Ya think?

RCA was one of the high profile companies to outsource.

Does RCA exist any more? It doesn't matter.

Apple is NOT going to be USA based in any way that increases US taxes they can go overseas faster than Obama can tax them.

"Do R & D, design and administration locally" is hollow and no more logical than "refund the hand-outs they got from local governments".

"Would you like an Ipod case and cheese with that?"


Great questions HD. How are unemployed/under paid US workers going to buy products?

Ford's greatest success was well paid workers able to afford his cars requiring more workers acquiring more cars requiring..

Roger Pham

IMHO, multi-national corporations can still be sustainable if the products destined for the home market is made domestically, while products destined for foreign markets can be made in the region that the products will be sold. Examples are the foreign car brands that are assembled in the USA.

Some tariffs may be necessary to ensure that the game will be played in a sustainable way. Products assembled domestically may carry a higher price tag due to higher regulations and overhead cost, but may still be competitively priced if an adjustment tariff is imposed on products made in countries with unfair cost advantage. This will be a win-win situation.


RP...you cannot do that with free trade and WTO. However, closing the borders may be one of the few ways left to save the local legal economy.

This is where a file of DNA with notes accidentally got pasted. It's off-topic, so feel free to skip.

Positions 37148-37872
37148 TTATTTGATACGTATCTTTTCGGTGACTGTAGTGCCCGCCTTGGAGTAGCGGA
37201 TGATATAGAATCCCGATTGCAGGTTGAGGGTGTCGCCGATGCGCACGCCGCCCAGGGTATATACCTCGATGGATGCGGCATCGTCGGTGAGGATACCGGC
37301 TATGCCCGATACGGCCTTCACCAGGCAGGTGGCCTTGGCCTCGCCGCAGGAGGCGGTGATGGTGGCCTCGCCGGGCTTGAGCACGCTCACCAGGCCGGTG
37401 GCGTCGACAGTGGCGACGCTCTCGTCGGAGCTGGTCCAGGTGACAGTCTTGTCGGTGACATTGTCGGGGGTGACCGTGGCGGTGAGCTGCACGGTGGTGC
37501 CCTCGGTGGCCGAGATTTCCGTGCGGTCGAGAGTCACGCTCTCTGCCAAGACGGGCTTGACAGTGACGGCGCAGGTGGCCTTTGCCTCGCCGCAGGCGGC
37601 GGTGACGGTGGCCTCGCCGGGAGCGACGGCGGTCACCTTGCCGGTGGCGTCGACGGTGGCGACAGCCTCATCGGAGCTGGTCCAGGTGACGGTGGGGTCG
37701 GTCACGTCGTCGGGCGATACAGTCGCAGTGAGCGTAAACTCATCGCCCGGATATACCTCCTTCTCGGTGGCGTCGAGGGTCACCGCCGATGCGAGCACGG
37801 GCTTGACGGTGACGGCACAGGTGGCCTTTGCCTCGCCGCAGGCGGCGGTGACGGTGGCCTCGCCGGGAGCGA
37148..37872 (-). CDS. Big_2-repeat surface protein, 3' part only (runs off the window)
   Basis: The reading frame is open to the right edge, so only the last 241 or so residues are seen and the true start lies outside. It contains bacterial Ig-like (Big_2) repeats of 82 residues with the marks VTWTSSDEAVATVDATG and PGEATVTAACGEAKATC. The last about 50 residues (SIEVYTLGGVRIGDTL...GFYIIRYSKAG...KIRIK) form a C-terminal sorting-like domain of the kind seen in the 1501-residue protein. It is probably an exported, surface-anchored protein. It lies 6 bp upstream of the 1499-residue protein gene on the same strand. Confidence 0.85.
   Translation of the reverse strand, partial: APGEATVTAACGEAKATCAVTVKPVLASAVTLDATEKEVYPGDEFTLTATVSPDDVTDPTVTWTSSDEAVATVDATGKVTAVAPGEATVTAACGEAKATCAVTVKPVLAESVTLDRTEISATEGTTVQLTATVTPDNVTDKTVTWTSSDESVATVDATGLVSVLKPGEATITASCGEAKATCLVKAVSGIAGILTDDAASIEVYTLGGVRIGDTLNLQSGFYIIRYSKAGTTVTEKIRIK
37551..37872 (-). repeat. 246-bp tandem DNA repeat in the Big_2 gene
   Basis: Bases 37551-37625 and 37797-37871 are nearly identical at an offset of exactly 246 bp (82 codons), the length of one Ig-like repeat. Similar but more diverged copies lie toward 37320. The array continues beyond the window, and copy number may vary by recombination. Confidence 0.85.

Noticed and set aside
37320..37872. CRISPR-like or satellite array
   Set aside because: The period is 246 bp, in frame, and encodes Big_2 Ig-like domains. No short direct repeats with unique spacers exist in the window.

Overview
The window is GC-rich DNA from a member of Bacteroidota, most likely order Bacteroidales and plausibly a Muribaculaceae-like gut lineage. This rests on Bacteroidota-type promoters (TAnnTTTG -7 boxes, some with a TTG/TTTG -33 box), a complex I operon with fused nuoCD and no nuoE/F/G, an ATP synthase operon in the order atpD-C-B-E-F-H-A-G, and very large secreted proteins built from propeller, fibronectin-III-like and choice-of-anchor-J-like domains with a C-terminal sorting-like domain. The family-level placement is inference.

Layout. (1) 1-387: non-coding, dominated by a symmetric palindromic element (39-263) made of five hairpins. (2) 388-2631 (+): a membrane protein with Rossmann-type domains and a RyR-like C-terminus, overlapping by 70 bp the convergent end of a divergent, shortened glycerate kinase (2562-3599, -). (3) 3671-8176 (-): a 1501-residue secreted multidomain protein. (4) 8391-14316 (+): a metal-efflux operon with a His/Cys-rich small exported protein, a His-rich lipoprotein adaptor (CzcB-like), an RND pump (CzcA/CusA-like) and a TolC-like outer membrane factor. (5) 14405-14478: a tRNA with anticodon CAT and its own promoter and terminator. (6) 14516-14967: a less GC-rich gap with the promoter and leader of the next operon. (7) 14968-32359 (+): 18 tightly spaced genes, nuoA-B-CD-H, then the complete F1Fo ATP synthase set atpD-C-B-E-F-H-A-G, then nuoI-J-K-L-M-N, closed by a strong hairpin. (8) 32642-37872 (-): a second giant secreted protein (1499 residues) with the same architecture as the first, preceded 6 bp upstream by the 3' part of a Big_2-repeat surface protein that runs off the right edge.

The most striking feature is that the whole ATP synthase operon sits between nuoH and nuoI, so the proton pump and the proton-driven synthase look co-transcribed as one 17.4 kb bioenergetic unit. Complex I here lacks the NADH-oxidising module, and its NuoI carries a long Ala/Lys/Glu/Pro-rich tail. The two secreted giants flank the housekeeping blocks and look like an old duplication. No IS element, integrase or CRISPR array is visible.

With the exception of crude Oil, tropical foods and some raw materials, USA (China, India, Brazil, Canada, EU and Australia to some extend) have the local market, large diversified industries and farming facilities required to do rather well in closed economies.

Unfortunately, in closed economies, underground economy grows, the rich get richer and the poor get poorer at a much faster rate. Is that what the majority wants?


kelly...there are a few legal ways of doing it, i.e. to become more competitive and promote the local manufacturing base and create more local jobs.

One way is to replace income taxes (for everybody below a certain income level, (let say below $50k or $60K/year) with a general Fed selective 25% to 30% sale tax. That way, most factory workers do not pay income taxes. Wages can be reduced by up to 30% and local factories become more competitive.

Selective sale taxes are not applied on basic food, school items, children basic clothing, basic work clothes, electricity, first $10K for vehicles, first $200K for houses, first $400 for TVs, first $50 or $60/might for hotels/motels etc but are applied on all junk foods, tobacco products, liquid fuels, prepared foods, restaurants, luxury clothing, shoes, jewelry etc.